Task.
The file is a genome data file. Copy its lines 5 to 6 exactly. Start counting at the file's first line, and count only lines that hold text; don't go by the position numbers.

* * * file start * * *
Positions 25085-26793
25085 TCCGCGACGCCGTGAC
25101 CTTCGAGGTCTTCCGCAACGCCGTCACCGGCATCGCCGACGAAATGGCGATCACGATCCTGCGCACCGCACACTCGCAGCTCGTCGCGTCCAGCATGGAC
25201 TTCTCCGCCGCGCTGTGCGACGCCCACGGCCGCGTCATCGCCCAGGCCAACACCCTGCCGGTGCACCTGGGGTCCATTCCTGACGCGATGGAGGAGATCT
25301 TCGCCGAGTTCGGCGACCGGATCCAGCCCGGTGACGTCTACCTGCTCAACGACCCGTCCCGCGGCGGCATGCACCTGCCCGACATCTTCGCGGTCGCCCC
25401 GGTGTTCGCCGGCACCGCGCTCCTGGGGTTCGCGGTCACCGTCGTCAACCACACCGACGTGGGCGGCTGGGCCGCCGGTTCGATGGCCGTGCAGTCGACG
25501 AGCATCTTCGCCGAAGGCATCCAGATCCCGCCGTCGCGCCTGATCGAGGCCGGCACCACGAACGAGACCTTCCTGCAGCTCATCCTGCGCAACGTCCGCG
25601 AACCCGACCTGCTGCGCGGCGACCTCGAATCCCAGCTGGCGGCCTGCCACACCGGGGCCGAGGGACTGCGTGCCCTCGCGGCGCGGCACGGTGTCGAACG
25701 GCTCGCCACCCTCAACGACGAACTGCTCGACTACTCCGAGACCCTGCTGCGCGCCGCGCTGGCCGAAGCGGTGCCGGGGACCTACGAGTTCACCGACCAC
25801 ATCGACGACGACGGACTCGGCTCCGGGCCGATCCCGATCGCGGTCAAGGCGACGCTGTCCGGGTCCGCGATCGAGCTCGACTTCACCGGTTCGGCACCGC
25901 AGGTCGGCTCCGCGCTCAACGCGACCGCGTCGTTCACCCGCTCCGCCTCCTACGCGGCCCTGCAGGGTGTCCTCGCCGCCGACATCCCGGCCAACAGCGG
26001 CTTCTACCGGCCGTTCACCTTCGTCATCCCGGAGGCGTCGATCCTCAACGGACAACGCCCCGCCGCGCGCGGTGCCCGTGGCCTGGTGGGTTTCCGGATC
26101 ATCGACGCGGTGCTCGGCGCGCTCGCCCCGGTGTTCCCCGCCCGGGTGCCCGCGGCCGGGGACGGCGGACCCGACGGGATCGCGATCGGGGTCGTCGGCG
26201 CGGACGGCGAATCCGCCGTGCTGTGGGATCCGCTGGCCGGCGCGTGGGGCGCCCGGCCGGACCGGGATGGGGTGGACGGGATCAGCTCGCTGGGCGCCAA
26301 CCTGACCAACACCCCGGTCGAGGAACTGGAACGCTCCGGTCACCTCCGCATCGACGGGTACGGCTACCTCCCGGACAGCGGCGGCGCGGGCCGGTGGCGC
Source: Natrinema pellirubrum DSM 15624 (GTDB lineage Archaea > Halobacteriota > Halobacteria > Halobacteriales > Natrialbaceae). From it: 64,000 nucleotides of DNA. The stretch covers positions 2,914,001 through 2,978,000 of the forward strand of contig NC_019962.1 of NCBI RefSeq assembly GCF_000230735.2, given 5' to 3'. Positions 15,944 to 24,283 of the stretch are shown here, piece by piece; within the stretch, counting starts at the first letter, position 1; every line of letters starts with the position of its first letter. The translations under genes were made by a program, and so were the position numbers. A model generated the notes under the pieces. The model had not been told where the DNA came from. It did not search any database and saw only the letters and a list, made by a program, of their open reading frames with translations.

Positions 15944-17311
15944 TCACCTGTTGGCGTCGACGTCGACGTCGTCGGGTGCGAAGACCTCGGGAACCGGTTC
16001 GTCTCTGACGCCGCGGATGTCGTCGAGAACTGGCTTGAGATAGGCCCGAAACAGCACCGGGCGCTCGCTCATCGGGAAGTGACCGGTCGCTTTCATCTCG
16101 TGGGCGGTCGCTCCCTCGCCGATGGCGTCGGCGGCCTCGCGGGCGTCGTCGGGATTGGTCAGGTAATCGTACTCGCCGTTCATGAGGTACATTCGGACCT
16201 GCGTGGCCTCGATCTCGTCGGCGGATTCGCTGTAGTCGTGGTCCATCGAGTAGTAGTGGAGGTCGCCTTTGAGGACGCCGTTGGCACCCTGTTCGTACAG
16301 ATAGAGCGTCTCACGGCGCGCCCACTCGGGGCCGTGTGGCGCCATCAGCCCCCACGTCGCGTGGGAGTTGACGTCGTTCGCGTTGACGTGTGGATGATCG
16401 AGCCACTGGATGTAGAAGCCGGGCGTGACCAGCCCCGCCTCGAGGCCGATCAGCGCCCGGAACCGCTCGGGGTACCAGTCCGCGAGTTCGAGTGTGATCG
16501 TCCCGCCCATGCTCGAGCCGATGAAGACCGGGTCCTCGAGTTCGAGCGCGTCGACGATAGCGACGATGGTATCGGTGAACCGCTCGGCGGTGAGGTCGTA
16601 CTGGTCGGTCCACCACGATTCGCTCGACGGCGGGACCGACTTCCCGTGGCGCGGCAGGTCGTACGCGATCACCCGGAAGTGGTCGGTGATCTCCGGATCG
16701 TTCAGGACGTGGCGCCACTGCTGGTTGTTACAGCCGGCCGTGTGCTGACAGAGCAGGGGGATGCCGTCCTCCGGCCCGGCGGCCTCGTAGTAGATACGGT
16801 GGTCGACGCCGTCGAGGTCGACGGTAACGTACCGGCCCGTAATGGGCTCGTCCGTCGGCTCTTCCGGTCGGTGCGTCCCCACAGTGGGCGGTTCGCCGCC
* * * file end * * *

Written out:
25301 TCGCCGAGTTCGGCGACCGGATCCAGCCCGGTGACGTCTACCTGCTCAACGACCCGTCCCGCGGCGGCATGCACCTGCCCGACATCTTCGCGGTCGCCCC
25401 GGTGTTCGCCGGCACCGCGCTCCTGGGGTTCGCGGTCACCGTCGTCAACCACACCGACGTGGGCGGCTGGGCCGCCGGTTCGATGGCCGTGCAGTCGACG